Engineering construction projects in Australia are currently at their lowest level since 2008, according to the latest release from Master Builders Australia, with bushfires and the COVID-19 pandemic wreaking havoc on construction projects.
The economic realities of the pandemic have left many holding onto their wallets tightly, with fewer and fewer projects currently in the pipeline. Master Builders Australia has said that according to the latest data from the Australian Bureau of Statistics, construction volume is down year-on-year by 6.5%, and currently at volumes not seen in 12 years since the global financial crisis.
Shane Garrett, chief economist at Master Builders has said that “the volume of civil construction work done fell again in the first three months of this year, sagging to its weakest quarter since the middle of 2008.”
“The first quarter of this year was scarred by bushfires at one end and the rapidly deteriorating COVID-19 crisis at the other. In this context, it is not surprising that construction activity struggled in some areas,” Garrett added.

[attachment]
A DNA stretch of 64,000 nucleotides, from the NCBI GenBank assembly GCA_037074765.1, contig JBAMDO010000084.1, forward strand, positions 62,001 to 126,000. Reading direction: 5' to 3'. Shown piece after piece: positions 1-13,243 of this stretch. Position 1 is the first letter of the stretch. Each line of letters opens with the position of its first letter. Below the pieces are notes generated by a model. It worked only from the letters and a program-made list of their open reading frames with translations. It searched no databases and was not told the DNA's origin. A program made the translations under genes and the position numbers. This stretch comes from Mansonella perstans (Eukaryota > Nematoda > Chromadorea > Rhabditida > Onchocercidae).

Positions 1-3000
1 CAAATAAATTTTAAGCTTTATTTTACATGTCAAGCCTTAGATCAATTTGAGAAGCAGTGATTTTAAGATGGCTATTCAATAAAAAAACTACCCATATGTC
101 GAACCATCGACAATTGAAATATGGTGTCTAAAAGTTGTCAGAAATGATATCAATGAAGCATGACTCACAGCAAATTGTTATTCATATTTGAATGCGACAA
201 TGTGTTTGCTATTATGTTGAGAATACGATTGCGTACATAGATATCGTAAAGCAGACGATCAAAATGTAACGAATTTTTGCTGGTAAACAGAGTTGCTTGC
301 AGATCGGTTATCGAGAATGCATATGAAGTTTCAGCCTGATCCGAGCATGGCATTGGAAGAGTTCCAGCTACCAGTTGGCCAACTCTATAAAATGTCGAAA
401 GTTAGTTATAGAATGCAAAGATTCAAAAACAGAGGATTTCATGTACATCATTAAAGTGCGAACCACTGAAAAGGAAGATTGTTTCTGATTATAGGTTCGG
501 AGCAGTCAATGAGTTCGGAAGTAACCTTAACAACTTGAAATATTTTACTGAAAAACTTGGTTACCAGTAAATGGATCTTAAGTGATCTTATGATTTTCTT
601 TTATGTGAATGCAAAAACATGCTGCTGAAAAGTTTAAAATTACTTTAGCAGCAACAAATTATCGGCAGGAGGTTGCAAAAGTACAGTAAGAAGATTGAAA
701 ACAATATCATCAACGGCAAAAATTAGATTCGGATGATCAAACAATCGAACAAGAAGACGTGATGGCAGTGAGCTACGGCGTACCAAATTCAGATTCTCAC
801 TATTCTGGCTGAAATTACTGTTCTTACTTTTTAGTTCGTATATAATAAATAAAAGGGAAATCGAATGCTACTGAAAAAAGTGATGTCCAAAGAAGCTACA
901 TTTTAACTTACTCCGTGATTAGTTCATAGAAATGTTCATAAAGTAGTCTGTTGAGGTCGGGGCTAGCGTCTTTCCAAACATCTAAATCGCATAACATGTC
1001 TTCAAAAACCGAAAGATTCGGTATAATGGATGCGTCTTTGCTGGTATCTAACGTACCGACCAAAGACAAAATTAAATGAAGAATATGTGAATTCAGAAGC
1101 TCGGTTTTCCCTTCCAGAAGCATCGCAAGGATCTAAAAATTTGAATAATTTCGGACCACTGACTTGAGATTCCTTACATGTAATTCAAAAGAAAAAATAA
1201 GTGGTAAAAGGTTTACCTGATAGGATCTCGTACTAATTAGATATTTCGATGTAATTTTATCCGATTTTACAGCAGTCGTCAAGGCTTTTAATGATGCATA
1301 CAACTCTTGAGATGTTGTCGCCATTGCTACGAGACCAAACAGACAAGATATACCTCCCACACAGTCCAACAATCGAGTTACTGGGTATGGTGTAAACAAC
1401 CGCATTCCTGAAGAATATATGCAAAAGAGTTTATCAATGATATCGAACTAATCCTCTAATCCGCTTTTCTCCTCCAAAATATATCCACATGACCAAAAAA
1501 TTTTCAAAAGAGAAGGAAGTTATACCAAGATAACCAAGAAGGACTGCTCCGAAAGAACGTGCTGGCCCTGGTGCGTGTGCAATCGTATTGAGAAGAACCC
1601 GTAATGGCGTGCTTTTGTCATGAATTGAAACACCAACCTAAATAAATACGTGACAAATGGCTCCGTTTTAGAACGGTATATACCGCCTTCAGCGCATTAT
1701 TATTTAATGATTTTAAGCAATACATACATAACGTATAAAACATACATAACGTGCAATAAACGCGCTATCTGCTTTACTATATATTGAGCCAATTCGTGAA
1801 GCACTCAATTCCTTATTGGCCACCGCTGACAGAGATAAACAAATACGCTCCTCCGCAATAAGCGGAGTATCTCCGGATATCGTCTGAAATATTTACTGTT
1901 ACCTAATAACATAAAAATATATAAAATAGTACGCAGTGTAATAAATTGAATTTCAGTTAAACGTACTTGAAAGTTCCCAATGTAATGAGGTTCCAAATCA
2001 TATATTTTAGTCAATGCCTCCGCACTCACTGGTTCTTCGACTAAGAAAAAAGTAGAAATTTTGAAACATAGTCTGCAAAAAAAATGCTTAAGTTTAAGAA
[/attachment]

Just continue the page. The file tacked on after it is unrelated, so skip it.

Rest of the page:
“However, the fact that engineering and civil construction are still struggling so badly is disappointing. This is the part of the industry that should be growing in light of the prominence given to infrastructure delivery by governments over years.”
Australia’s most populous state, New South Wales reported a 8.1% reduction in construction activity, while the Northern Territory dropped a staggering 18.3% reduction. Queensland and Tasmania reported no sizable reduction in the March quarter, while the ACT, Western Australia, Victoria and South Australia reported gains of 5.3%, 4.4%, 3.2% and 1.1% respectively.
“Household and business confidence is likely to remain weak for some time as a result of COVID-19. The building and construction sector will be more reliant than ever before on government-initiated projects across education, health and transport infrastructure in order to keep going.”
“Master Builders Australia recently published our proposals on reinvigorating Australia’s economy and recovering the losses wreaked by COVID-19. If our ideas were implemented, EY’s modelling indicates that 105,000 full-time jobs would be created right across the economy. There is an urgent need for this to happen,” Garrett concluded.
We’ve covered the MBA’s call for a $13 billion injection into the building and construction sector, which you can read here. As a brief overview, the MBA used modelling from Ernst & Young showing that an investment into the sector could result in around $30 billion added to Australia’s GDP, and the addition of around 100,000 new jobs, on top of curbing the unemployment rate of the roughly 1.2 million Australians employed in the sector.